Chet Atkins – Breakdown of a Beginner Guitar Lesson (part 3)

Image showing Chet Atkins holding his trademark Gretsch guitar on a page analysing a Chet Atkins beginner guitar lesson

Beginner Guitar Lesson with Chet Atkins – Part 3

In this post, the third of a series, I continue to explore the hidden depths of a seemingly simple beginner guitar lesson given by Chet Atkins in the below video, by starting to think of the key and the notes used to play the chords and the scale tune.

Chet is using the C Major scale over a chord progression so that chord progression must surely be in the key of C right? Well, yes, of course.
Here is the C Major scale in a linear notation with a repeat so it spans two octaves.

R    2    3    4    5    6     7    R     2    3    4    5    6    7     R
C    D    E    F    G    A    B    C    D    E    F    G    A    B    C

The chords in the progression are all made from notes in the C Major scale:
C chord = notes C, E, G
Dm chord = notes D, F, A
G7 chord = notes G, B, D, F
Am chord = notes A, C, E

If you do not already know about simple chord construction then look carefully at each group of notes within the chords, then find those same notes as laid out in the line of notes in the C Major scale. There should be something you notice … a pattern, a sequence, a common feature that they share.
Are you still struggling to see it? If so, look at this …
C = C, E, G
R 2 3 4 5 6 7 R 2 3 4 5 6 7 R
C D E F G A B C D E F G A B C

Dm = D, F, A
R 2 3 4 5 6 7 R 2 3 4 5 6 7 R
C D E F G A B C D E F G A B C

G7 = G, B, D, F
R 2 3 4 5 6 7 R 2 3 4 5 6 7 R
C D E F G A B C D E F G A B C

Am = A, C, E
R 2 3 4 5 6 7 R 2 3 4 5 6 7 R
C D E F G A B C D E F G A B C

Do you now see how the very make up and structure of those chords stem directly from notes of the C Major scale, notes that appear in the C Major scale at regular spacing / intervals?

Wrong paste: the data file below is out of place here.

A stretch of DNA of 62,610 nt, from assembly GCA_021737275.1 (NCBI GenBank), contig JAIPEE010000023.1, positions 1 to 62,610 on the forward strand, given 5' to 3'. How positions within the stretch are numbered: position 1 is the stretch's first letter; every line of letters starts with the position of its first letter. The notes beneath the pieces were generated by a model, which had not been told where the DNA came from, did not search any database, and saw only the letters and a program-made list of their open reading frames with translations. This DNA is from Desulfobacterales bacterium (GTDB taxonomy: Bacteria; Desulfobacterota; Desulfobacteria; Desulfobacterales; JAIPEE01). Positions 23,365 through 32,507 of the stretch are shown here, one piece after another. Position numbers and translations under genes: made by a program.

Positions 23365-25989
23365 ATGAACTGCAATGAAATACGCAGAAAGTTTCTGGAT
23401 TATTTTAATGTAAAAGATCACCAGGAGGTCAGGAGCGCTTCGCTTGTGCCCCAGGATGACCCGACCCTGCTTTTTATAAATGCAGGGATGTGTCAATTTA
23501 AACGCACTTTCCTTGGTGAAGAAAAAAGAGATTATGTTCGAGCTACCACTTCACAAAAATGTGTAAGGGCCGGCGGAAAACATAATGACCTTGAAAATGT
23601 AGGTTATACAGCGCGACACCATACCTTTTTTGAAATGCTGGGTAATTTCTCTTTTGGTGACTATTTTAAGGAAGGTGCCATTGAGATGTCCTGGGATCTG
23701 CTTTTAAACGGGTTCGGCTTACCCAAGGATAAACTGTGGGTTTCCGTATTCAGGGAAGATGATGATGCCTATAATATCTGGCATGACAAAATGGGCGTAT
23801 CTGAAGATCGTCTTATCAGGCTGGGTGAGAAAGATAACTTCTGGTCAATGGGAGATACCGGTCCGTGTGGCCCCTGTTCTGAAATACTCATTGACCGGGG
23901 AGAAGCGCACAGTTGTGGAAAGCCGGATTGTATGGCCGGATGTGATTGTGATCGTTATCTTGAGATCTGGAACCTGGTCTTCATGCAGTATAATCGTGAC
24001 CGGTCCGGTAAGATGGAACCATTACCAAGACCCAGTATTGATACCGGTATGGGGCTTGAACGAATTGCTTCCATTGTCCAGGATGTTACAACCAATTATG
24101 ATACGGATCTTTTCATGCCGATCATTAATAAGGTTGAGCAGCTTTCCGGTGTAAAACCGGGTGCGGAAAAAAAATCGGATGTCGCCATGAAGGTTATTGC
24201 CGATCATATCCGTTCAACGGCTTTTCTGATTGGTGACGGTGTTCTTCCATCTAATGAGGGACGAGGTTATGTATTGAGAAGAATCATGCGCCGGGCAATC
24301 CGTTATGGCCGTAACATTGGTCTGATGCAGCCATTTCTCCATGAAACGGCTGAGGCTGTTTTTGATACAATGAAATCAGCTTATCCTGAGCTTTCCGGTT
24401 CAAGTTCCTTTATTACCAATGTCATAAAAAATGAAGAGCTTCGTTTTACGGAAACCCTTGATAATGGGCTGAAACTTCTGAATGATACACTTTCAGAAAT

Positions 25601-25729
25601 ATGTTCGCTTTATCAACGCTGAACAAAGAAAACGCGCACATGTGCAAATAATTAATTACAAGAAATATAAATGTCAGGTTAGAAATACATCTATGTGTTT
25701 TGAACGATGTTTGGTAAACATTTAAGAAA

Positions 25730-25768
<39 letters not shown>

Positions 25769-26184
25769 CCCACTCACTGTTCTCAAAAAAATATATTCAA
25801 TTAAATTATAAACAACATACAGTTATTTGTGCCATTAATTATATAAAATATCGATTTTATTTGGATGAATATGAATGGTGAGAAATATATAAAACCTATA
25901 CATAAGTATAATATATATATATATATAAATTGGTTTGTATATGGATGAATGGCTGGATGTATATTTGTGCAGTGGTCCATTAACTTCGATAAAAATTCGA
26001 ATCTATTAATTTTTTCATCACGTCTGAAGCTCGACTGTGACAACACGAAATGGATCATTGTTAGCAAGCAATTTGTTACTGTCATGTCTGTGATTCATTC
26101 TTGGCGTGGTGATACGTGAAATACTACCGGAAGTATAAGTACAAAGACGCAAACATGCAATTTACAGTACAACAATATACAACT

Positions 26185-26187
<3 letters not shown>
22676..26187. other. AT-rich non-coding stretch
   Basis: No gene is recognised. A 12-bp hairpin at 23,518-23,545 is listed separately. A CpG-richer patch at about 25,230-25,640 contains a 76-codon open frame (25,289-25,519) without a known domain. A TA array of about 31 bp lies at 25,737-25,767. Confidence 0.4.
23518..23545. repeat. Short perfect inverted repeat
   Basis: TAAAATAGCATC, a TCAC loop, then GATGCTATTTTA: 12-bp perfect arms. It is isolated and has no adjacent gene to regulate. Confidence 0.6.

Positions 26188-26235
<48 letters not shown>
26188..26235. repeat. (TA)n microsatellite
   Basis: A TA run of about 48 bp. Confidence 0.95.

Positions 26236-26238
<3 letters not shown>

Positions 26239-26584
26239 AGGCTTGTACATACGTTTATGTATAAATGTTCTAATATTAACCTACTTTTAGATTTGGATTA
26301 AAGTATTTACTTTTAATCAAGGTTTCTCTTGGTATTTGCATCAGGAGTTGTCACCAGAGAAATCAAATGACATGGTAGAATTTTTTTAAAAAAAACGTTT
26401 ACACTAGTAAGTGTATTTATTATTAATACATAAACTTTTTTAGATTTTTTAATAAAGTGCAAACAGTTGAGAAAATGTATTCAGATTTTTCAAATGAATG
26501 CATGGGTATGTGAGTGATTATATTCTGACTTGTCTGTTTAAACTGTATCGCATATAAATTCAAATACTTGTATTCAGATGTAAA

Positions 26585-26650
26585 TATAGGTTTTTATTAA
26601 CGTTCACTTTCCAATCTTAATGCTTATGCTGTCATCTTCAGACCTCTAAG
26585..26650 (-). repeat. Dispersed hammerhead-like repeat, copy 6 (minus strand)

Yes?

Fantastic.

These regular intervals taken from the scale are called ‘stacked 3rds’ because the chords are made up from a simple pattern thus: (for each given start note) use the 1st note, skip the next note – the 2nd – then use the 3rd note. The 3rd note becomes the new 1st, skip the 2nd, use the 3rd. Stacked 3rds. All built on notes taken from the same scale.
Does this make sense?

If so you are beginning to connect the C Major scale with chords in the key of C. And you are beginning to see something fundamental about chord construction itself.

I want to add in a little more on the chord progression in C that Chet uses for a moment. The progression (using roman numerals – more on that in a future post) is:

I  ii  V7  I  vi  ii  V7  I

Or, if you split it equally you can view it as two successive progressions:

I    ii    V7    I          C       Dm    G7    C

vi    ii    V7    I       Am    Dm    G7    C

There are some advantages to viewing it as a progression in two halves. Both sections are identical apart from the starting chord. Both sections conclude with a G7 chord moving to a C chord (a V7 to a I movement).
Small aside – do you hear how this ending of G7 to C just sounds right, complete, at peace with itself? This specific movement from V7 chord to I chord is called a closed cadence or authentic cadence. I’m not going to spend time on that theory just now, I only mention it to encourage you to listen to how wonderful that resolution sounds, how the progression just seems to sonically pull you in to a happy place as it moves from G7 to C.

More later …

I teach guitar specialising in Beginner and Intermediate lessons. Read more here.

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